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  1. We demonstrate a free-space optical communication link with an optical transmitter that harvests naturally occurring Planck radiation from a warm body and modulates the emitted intensity. The transmitter exploits an electro-thermo-optic effect in a multilayer graphene device that electrically controls the surface emissivity of the device resulting in control of the intensity of the emitted Planck radiation. We design an amplitude-modulated optical communication scheme and provide a link budget for communications data rate and range based on our experimental electro-optic characterization of the transmitter. Finally, we present an experimental demonstration achieving error-free communications at 100 bits per second over laboratory scales.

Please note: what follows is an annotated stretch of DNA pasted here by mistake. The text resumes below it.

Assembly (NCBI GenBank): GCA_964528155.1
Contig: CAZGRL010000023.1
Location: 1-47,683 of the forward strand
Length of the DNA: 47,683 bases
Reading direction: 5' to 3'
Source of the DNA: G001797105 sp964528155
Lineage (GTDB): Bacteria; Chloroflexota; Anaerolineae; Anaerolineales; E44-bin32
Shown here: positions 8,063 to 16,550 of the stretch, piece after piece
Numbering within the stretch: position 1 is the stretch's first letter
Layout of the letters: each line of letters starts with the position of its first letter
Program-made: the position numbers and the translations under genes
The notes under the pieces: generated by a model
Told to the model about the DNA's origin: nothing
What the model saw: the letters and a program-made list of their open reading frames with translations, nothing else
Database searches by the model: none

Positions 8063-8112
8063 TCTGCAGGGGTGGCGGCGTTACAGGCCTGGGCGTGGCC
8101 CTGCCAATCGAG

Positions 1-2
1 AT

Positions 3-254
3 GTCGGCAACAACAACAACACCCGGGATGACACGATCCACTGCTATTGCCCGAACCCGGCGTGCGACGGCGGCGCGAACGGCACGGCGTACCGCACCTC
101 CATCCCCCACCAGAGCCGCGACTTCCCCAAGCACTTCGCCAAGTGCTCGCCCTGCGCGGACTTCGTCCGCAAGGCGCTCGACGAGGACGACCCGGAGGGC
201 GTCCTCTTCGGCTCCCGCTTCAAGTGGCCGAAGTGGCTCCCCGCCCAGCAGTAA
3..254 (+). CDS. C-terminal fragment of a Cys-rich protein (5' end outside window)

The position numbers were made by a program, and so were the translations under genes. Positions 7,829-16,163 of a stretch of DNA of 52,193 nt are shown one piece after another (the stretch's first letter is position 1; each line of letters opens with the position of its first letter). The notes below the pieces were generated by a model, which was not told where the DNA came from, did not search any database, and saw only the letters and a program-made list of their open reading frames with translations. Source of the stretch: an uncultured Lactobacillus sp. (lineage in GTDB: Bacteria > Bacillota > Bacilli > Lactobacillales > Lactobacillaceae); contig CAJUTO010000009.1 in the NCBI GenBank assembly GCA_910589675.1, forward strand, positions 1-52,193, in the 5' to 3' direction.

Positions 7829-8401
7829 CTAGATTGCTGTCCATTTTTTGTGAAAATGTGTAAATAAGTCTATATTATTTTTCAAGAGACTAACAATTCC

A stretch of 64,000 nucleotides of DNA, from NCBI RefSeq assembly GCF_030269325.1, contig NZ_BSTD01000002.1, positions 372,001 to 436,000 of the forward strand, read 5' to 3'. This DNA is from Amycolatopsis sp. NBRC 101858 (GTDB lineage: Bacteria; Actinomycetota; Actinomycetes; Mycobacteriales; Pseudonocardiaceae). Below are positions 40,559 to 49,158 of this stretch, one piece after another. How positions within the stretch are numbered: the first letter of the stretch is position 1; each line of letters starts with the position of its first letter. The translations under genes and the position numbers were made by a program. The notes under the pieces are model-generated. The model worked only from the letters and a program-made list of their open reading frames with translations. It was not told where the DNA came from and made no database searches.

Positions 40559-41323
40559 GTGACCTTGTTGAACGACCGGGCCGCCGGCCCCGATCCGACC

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  2. We demonstrate a substantial modulation of the optical properties of multilayer graphene (∼100 layers) using a simple device consisting of a multilayer graphene/polymer electrolyte membrane/gold film stack. Applying a voltage of 3–4 V drives the intercalation of anion [TFSI]− [ion liquid diethylmethyl(2-methoxyethyl)ammonium bis(trifluoromethylsulfonyl)imide [DEME][TFSI]] resulting in the reversible modulation of the properties of this optically dense material. Upon intercalation, we observe an abrupt shift of 35 cm−1 in the G band Raman mode, an abrupt increase in FTIR reflectance over the wavelength range from 1.67 to 5 μm (2000–6000 cm−1), and an abrupt increase in luminescent background observed in the Raman spectra of graphene. All of these abrupt changes in the optical properties of this material arise from the intercalation of the TFSI− ion and the associated change in the free carrier density (Δn = 1020 cm−3). Suppression of the 2D band Raman mode observed around 3 V corresponds to Pauli blocking of the double resonance Raman process and indicates a modulation of the Fermi energy of ΔEF = 1.1 eV.

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